Benjamin S. Walker Sr., 77

He was a writer for the Johns Hopkins University Applied Physics Lab

April 20, 2007

Benjamin S. Walker Sr., a retired Johns Hopkins University Applied Physics Laboratory writer and a baseball fan, died Saturday at Suburban Hospital in Bethesda of a subdural hematoma as a result of a fall. The Rockville resident was 77.

Mr. Walker was born in Omaha, Neb., and raised in Washington. After earning a bachelor's degree from Auburn University in 1951, he enlisted in the Navy and served for three years aboard the USS John R. Craig, a destroyer, during the Korean War.

From 1954 to 1960, he was a technical writer for RCA Services Co., Vitro Laboratories and Washington Engineering Services Co. One of his assignments was writing the technical manual for the USS Boston, the Navy's first guided missile ship.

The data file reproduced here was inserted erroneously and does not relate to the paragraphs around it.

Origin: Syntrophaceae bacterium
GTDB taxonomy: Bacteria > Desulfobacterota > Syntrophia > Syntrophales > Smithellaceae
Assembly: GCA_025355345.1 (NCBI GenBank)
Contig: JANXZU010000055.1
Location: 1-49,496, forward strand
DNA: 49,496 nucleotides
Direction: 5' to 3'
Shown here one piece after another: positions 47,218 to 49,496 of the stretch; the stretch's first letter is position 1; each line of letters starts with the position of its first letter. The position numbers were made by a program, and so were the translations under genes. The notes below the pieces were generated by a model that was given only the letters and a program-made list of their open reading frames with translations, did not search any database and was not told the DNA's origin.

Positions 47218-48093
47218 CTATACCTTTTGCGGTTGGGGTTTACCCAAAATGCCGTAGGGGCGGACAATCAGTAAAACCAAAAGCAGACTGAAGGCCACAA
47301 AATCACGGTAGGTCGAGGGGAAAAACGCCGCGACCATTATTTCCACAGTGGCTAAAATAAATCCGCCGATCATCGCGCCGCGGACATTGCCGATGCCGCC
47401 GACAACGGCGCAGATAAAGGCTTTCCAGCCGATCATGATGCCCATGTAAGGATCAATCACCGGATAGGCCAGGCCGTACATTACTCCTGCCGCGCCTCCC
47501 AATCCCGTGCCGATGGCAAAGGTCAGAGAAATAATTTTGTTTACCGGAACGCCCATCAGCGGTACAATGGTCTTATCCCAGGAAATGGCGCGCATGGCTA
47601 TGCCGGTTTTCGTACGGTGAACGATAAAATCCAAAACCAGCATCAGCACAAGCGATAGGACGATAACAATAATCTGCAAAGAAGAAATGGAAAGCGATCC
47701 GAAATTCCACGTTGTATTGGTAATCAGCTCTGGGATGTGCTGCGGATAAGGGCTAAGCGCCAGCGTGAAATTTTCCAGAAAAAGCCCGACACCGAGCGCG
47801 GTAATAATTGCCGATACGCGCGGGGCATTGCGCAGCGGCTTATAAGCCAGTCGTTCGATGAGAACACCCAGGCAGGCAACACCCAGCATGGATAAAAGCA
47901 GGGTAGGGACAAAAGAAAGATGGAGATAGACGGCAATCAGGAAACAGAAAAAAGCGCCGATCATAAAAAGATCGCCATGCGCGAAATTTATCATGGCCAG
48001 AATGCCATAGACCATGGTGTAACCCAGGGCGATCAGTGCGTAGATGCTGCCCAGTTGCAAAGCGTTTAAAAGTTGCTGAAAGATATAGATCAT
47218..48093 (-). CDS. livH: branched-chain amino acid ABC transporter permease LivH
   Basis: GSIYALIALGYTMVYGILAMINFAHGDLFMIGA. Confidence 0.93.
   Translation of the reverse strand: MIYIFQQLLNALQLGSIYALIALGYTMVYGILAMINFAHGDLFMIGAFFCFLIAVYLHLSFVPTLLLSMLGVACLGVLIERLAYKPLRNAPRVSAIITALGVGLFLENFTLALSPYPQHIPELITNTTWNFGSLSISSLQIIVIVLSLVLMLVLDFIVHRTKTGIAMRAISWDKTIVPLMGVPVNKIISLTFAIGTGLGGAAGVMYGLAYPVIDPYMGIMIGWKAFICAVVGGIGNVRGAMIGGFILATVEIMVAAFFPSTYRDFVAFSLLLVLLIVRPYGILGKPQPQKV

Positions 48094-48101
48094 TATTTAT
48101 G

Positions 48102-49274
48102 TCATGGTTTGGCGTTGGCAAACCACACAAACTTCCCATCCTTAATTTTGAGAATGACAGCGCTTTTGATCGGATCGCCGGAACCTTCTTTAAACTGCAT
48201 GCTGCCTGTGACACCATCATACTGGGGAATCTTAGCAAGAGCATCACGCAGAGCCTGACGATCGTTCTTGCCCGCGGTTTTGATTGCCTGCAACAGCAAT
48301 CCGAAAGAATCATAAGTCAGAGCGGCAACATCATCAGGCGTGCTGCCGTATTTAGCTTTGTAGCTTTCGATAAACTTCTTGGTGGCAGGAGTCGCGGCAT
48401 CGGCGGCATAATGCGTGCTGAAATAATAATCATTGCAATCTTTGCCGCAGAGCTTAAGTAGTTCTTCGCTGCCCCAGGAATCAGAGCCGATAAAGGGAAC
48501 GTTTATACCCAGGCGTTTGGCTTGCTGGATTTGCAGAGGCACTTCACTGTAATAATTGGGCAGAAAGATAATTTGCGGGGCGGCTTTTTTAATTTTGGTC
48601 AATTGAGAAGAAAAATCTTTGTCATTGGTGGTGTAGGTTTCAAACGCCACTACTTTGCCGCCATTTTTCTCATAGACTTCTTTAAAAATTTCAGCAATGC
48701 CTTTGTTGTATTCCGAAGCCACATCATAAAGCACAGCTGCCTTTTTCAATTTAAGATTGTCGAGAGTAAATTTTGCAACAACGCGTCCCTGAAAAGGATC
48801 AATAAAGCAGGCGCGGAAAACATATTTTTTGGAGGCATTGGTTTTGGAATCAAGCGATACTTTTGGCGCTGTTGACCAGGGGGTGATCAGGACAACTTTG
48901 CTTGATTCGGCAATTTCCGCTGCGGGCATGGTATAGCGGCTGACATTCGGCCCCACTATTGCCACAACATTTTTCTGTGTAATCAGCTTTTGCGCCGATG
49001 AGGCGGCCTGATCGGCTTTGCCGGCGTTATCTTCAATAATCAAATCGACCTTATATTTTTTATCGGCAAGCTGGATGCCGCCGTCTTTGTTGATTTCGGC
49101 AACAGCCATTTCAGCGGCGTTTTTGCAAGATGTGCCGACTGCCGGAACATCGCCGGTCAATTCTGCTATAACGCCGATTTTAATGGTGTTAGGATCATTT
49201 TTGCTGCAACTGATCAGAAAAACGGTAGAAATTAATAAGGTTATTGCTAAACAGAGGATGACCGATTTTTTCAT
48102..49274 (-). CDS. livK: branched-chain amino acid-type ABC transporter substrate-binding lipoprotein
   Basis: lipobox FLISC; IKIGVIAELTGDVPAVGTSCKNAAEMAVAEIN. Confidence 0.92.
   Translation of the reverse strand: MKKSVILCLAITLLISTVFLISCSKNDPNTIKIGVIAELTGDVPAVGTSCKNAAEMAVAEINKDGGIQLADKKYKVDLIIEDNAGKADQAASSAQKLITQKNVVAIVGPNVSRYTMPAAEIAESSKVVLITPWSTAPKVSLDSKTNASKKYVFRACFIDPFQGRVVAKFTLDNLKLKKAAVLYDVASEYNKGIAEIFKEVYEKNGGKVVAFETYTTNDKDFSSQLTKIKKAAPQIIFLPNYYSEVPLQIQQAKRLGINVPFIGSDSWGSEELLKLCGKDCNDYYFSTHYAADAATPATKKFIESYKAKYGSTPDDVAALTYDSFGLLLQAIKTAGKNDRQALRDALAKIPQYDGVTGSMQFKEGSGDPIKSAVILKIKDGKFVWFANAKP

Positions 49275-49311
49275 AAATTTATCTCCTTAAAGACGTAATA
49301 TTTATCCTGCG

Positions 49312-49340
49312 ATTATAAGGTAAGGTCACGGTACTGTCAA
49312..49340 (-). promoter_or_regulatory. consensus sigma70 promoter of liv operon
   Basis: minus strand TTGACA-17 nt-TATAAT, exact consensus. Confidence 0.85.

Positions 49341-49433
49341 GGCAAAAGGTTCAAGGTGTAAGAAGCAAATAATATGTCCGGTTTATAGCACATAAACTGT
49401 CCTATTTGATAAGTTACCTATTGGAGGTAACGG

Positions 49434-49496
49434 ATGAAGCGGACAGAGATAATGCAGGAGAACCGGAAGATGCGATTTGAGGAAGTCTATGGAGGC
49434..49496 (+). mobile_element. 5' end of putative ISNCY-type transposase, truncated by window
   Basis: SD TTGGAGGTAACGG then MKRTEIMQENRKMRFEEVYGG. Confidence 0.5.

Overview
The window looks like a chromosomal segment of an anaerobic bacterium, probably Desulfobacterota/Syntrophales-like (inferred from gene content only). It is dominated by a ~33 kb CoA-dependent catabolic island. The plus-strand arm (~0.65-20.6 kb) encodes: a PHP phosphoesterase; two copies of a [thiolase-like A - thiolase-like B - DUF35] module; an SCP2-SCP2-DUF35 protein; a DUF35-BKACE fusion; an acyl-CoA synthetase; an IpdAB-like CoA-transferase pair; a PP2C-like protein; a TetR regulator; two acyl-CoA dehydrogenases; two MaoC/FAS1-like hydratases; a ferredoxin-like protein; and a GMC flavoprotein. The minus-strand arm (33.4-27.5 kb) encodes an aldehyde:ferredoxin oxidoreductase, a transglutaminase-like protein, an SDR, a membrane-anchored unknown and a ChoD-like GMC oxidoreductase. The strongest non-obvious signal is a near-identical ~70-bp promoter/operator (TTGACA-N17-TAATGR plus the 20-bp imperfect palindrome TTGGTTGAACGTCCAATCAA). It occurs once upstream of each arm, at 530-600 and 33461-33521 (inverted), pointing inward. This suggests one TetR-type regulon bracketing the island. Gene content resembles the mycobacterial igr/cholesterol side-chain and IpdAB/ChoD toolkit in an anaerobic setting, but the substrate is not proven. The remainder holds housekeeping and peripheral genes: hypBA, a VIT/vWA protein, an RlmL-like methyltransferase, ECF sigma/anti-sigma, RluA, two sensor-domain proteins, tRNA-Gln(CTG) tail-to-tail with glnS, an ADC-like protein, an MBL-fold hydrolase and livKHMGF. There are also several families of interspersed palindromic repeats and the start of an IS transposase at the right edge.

In 1960, Mr. Walker went to work for the APL and for the next 43 years wrote and edited technical reports, scripts, articles, news releases and brochures. He retired in 2003.

Mr. Walker had a reputation as a gifted science writer with an ability to make complex scientific and technical information easy to understand, said Margaret Brown, an APL writer and graphic designer.

During his career, Mr. Walker also wrote articles for the U.S. Postal Service, Drug Enforcement Administration and the FBI. At his death, he was a writer in Washington for the Whelan Group, a private management consulting firm.

For years, Mr. Walker was a volunteer reading tutor at Hammond Elementary School in Laurel, where he established a Web-based newspaper writing course for fourth-graders that is used by teachers nationwide, Ms. Brown said.

Mr. Walker was an avid baseball fan and enjoyed attending spring training with his son, Benjamin S. Walker Jr. of New York City, a national baseball writer for the Associated Press.

"Baltimore was always a really special place for my dad," his son said. "He loved coming to Memorial Stadium for games."

Mr. Walker enjoyed classical music, took piano lessons, taught himself to juggle and practiced Chinese calligraphy.

Services will be private.

Also surviving are his wife of 52 years, the former Connie Cautilli, a novelist.

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